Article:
BACKGROUND:

Weight-for-length (WFL) is currently used to assess adiposity under 2 years. We assessed WFL- versus BMI-based estimates of adiposity in healthy infants in determining risk for early obesity.

METHODS:

Anthropometrics were extracted from electronic medical records for well-child visits for 73 949 full-term infants from a large pediatric network. World Health Organization WFL and BMI z scores (WFL-z and BMI-z, respectively) were calculated up to age 24 months. Correlation analyses assessed the agreement between WFL-z and BMI-z and within-subject tracking over time. Logistic regression determined odds of obesity at 2 years on the basis of adiposity classification at 2 months.

RESULTS:

Agreement between WFL-z and BMI-z increased from birth to 6 months and remained high thereafter. BMI-z at 2 months was more consistent with measurements at older ages than WFL-z at 2 months. Infants with high BMI (≥85th percentile) and reference WFL (5th–85th percentiles) at 2 months had greater odds of obesity at 2 years than those with high WFL (≥85th percentile) and reference BMI (5th–85th percentiles; odds ratio, 5.49 vs 1.40; P < .001). At 2 months, BMI had a higher positive predictive value than WFL for obesity at 2 years using cut-points of either the 85th percentile (31% vs 23%) or 97.7th percentile (47% vs 29%).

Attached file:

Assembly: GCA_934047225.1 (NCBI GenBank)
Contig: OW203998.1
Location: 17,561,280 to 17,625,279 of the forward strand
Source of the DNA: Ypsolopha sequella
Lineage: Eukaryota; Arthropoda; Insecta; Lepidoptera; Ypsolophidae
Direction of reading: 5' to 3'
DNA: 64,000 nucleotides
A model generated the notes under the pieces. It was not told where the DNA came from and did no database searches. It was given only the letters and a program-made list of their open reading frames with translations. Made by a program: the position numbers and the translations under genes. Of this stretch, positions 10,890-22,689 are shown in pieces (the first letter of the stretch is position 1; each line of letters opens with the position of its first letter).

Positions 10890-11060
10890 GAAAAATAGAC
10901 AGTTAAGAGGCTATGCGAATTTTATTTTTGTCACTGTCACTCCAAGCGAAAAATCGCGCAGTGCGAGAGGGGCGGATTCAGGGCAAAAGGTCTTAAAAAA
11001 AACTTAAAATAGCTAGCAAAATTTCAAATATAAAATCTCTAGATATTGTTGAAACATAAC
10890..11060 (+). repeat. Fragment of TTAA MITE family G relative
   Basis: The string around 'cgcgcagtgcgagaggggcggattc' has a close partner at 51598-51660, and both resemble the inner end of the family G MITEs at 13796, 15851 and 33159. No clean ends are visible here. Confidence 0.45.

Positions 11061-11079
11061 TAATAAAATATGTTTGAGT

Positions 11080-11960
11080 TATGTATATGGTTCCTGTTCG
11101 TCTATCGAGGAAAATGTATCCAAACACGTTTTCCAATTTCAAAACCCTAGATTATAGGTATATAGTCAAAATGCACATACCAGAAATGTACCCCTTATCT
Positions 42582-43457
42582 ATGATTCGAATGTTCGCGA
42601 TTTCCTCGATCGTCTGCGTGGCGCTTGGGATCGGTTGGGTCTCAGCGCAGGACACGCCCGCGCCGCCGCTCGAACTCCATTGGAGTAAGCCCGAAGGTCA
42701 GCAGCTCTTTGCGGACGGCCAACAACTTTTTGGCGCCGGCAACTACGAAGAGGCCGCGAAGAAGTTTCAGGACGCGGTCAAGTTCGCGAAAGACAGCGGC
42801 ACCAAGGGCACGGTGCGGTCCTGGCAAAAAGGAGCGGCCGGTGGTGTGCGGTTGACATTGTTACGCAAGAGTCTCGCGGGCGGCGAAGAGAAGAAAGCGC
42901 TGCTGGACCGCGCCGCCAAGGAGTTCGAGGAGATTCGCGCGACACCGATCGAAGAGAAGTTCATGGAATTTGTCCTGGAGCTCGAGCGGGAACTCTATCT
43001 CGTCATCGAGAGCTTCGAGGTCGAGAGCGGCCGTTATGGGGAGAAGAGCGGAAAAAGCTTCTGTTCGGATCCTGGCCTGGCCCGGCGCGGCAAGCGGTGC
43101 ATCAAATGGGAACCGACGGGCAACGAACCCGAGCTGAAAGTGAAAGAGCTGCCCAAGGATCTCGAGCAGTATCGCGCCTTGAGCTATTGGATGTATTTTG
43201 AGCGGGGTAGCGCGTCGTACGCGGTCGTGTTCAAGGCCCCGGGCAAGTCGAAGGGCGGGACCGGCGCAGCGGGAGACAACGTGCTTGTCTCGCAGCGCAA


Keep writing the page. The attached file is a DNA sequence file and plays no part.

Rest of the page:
CONCLUSIONS:

High BMI in early infancy is more strongly associated with early childhood obesity than high WFL. Forty-seven percent of infants with BMI ≥97.7th percentile at 2 months (versus 29% of infants with WFL ≥97.7th percentile at 2 months) were obese at 2 years. Epidemiologic studies focused on assessing childhood obesity risk should consider using BMI in early infancy.

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